Inadequate pelvic radiographs: implications of not getting it right the first time
Pelvic radiography is a frequent investigation. European guidelines aim to ensure appropriate use and adequate quality. When initial images are inadequate, repeat radiographs are often required, which may have significant patient safety and economic implications.OBJECTIVES
The study aimed to assess the adequacy of pelvic imaging across three orthopaedic centres, to identify causes for inadequate imaging and to establish the cost of inadequate imaging from financial and patient safety perspectives.METHODS
Pelvic radiographs were identified on Picture Archiving and Communication System software at three UK hospitals. Radiographs were assessed against European guidelines and indications for repeat imaging were analysed.RESULTS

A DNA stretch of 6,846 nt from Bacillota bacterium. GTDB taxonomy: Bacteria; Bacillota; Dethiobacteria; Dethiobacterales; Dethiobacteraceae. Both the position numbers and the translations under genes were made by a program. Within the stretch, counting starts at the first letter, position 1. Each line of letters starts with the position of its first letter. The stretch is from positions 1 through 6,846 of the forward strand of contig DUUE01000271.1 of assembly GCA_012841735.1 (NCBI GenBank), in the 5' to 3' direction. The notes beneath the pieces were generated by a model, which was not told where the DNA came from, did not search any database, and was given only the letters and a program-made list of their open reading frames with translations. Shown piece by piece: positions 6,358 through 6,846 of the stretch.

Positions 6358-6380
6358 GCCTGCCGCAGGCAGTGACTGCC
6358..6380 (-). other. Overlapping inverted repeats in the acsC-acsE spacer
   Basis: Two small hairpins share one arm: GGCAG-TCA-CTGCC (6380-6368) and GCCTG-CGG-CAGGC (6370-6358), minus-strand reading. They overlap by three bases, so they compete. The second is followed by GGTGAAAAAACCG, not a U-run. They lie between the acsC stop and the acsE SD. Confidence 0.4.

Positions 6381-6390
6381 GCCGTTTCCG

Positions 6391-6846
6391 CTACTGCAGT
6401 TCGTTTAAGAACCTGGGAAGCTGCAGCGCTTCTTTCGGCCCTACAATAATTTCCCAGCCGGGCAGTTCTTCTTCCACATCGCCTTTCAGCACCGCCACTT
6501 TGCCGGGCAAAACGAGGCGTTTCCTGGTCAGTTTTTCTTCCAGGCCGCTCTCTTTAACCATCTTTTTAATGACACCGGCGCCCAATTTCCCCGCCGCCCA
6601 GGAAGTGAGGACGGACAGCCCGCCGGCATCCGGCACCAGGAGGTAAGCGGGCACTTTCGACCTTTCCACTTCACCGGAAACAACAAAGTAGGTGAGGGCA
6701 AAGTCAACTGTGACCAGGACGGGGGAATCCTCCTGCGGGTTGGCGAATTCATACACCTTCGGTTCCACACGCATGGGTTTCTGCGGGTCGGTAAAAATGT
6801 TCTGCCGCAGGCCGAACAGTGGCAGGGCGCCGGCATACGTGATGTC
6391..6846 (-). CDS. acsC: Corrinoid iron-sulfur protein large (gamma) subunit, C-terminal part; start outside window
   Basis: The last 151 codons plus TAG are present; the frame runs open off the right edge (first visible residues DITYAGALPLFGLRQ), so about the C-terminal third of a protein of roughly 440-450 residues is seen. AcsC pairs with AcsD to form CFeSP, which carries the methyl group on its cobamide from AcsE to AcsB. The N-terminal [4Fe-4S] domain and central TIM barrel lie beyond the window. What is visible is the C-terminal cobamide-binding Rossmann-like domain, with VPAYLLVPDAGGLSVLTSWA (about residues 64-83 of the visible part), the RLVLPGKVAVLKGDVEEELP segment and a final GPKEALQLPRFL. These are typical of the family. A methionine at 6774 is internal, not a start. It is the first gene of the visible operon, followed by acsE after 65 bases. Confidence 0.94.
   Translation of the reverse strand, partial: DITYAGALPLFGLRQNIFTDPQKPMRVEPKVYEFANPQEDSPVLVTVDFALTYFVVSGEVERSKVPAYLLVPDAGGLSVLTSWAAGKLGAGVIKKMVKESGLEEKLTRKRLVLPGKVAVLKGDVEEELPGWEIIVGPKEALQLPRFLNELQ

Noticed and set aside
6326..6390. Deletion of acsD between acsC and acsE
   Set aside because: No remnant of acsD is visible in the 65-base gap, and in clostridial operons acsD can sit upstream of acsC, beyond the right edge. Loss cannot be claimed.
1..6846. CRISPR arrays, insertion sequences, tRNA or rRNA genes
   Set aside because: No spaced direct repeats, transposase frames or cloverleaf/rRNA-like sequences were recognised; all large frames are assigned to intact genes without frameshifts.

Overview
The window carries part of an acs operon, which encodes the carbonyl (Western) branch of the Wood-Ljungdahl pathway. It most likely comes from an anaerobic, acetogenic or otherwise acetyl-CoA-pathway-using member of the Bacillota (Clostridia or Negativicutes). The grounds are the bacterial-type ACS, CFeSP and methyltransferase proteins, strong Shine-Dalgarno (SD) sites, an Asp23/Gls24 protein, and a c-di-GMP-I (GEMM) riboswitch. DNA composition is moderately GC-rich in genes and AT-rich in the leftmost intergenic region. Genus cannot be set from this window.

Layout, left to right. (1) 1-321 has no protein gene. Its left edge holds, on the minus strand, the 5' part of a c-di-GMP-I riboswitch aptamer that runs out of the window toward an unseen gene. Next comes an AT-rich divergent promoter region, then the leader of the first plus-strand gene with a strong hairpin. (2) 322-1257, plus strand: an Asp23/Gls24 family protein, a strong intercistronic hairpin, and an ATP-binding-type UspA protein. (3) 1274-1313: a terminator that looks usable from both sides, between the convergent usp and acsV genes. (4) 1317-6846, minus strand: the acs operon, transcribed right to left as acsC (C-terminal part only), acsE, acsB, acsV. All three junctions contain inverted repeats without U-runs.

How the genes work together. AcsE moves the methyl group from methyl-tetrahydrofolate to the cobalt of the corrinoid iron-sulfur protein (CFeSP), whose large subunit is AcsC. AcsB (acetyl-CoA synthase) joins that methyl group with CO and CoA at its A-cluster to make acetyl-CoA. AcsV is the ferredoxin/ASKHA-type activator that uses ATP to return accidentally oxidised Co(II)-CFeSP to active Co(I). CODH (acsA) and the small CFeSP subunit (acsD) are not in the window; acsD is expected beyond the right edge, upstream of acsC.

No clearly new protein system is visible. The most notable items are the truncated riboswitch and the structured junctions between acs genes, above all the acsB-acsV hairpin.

A total of 1,531 sequential pelvic radiographs were reviewed. The mean age of patients was 60 years (range 5 months to 101 years). Of this total, 51.9% of images were suboptimal, with no significant difference across the three hospitals (P > 0.05). Hospital 3 repeated radiographs in 6.3% of cases, compare with 18.1% and 19.7% at hospitals 1 and 2, respectively (P > 0.05). Hospital 3 identified pathology missed on the initial radiograph in 1% of cases, compared with 5.4% and 5.5% at hospitals 1 and 2, respectively (P > 0.05). Out-of-hours imaging is associated with a higher rate of suboptimal quality (69.1%) compared with normal working hours (51.3%; P = 0.006). Adequacy rates vary with age (χ2 = 43.62, P < 0.001). Risk of having a suboptimal radiograph increases above the age of 60-years (χ2 = 4.45, P < 0.05). The annual cost of repeat radiographs was £56,200 per hospital.DISCUSSION AND CONCLUSION
High rates of pelvic radiograph inadequacy can lead to missed pathology and the requirement for repeat imaging, which has significant patient safety and financial implications. Risk factors for inadequate radiographs include older patients and those having out-of-hours imaging.